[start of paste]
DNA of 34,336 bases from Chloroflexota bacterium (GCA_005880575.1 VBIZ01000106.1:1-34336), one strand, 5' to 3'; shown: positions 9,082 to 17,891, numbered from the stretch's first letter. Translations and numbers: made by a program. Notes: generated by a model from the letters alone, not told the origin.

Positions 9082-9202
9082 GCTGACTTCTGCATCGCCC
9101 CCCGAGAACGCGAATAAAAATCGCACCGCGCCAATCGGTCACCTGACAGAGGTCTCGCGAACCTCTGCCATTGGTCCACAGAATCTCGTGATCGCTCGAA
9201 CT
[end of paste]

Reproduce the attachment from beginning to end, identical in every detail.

DNA of 34,336 bases from Chloroflexota bacterium (GCA_005880575.1 VBIZ01000106.1:1-34336), one strand, 5' to 3'; shown: positions 9,082 to 17,891, numbered from the stretch's first letter. Translations and numbers: made by a program. Notes: generated by a model from the letters alone, not told the origin.

Positions 9082-9202
9082 GCTGACTTCTGCATCGCCC
9101 CCCGAGAACGCGAATAAAAATCGCACCGCGCCAATCGGTCACCTGACAGAGGTCTCGCGAACCTCTGCCATTGGTCCACAGAATCTCGTGATCGCTCGAA
9201 CT